Chemical Footprinting: Identifying Hidden Liabilities in Manufacturing Consumer Products In an unassuming low-rise in the Boston suburbs, Mark Rossi tinkers with a colorful dashboard on his laptop screen while his border collie putters around his feet. Rossi is the founder of BizNGO and Clean Production Action, two nonprofit collaborations of business and environmental groups to […]
Efforts to predict the emergence and spread of sudden oak death, an infectious tree-killing disease, have gotten a big boost from the work of grassroots volunteers. A joint study led by researchers at UC Berkeley and NC State reveals that years of data from SOD Blitz, a survey project in which volunteers are trained to identify symptoms of sudden oak death, led to better predictive models of the disease's spread.
The asteroid that slammed into the ocean off Mexico 66 million years ago and killed off the dinosaurs probably rang the Earth like a bell, triggering volcanic eruptions around the globe, according to a team of UC Berkeley geophysicists. The impact may have re-ignited the eruptions at the Deccan Traps, initiating the largest lava flows on Earth.
Seth Finnegan, assistant professor of integrative biology, led an international study of marine extinctions over the past 23 million years to better understand the "natural" extinction risk in groups ranging from mammals to corals. Their findings can help guide conservation efforts in today's oceans.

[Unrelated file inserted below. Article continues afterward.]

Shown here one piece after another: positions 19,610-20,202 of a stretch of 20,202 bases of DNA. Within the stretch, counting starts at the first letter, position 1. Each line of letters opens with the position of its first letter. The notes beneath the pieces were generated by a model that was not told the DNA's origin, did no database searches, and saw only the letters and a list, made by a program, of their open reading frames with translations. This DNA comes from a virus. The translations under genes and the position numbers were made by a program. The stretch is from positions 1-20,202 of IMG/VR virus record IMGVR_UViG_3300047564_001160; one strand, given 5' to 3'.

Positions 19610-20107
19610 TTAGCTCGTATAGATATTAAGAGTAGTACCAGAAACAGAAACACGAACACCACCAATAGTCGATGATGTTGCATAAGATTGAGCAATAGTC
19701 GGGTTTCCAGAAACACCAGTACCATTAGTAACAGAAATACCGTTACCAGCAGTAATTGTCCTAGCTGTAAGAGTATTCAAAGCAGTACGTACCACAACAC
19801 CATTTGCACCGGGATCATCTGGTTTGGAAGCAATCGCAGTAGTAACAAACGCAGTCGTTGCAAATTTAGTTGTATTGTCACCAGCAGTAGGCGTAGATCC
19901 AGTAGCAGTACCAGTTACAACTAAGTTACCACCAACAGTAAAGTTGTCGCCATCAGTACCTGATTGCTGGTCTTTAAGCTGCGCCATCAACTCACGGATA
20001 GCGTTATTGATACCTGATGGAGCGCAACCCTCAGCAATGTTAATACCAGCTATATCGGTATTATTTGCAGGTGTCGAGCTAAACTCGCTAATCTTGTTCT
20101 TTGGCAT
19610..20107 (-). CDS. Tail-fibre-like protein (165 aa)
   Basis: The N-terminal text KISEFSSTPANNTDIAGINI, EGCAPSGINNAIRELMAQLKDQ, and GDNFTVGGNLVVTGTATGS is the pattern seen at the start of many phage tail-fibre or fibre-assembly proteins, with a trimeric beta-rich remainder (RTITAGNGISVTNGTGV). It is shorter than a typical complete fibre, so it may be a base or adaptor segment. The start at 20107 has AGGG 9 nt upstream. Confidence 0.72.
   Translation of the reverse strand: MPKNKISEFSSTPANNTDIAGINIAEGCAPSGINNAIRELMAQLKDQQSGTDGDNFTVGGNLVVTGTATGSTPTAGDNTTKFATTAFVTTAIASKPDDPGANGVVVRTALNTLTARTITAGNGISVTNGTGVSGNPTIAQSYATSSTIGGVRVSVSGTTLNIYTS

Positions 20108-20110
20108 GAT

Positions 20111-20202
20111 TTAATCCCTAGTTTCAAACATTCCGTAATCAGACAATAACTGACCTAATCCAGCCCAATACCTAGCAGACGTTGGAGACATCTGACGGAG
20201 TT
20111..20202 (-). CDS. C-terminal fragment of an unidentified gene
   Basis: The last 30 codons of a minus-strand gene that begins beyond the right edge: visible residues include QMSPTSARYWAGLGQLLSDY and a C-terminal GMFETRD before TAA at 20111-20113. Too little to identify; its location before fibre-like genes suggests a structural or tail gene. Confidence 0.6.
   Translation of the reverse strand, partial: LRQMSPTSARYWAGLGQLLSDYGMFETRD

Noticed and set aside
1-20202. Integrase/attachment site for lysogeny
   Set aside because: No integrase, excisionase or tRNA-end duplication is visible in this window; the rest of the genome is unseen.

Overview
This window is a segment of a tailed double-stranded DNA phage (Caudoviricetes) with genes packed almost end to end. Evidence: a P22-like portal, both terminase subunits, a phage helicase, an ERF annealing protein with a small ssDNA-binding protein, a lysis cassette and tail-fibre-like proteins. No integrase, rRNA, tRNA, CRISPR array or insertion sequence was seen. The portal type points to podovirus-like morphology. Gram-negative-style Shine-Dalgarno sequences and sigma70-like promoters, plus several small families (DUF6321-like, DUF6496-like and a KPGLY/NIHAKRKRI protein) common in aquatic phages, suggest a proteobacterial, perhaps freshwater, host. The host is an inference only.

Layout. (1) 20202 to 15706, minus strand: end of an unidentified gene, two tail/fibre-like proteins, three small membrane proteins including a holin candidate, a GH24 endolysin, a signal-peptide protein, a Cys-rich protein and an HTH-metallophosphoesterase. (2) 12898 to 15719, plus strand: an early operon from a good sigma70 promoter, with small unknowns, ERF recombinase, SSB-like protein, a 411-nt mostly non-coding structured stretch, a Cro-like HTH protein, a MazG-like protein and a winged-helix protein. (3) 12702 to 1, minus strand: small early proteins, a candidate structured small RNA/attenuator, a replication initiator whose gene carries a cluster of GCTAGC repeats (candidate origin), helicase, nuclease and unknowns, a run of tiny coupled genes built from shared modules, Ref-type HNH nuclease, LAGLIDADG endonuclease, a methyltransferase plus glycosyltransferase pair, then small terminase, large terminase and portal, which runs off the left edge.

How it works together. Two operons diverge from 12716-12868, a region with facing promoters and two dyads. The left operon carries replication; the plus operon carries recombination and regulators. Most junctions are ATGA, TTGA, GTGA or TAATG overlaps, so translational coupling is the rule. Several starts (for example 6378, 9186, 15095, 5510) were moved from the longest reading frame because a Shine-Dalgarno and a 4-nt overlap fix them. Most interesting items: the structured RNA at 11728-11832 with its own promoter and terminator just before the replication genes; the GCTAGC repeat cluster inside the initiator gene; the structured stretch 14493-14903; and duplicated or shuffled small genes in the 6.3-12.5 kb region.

The National Academy of Sciences on April 28 elected five UC Berkeley faculty members to its ranks, raising the number of members on campus to 143. They are Martin Head-Gordon and Daniel Neumark of chemistry; Eva Nogales and Jeremy Thorner of molecular and cell biology; and Jitendra Malik of electrical engineering and computer sciences.
BCGC affiliates Noah Kittner and Daniel Kammen argue that coal is the wrong energy source for Kosovo, environmentally and economically
Chemists Peidong Yang, Christopher Chang and Michelle Chang have created a nanowire structure that captures carbon dioxide from the air and, with the help of sunlight, makes acetate, a building block for plastics and other chemicals. The researchers call it a "revolutionary leap forward in the field of artificial photosynthesis."
Time magazine has named Jennifer Doudna, a professor of molecular and cell biology, to its 2015 list of the 100 most influential people in the world. The list also includes President Barack Obama, Supreme Court Justice Ruth Bader Ginsburg, Russian President Vladimir Putin, German Chancellor Angela Merkel, Democratic presidential hopeful Hillary Clinton and rapper Kanye West.
Capturing Chromium(VI): Abby Knight is using a new class of molecules to remove metals from groundwater and blood
Abby Knight is using innovative chemistry to clean up contaminated groundwater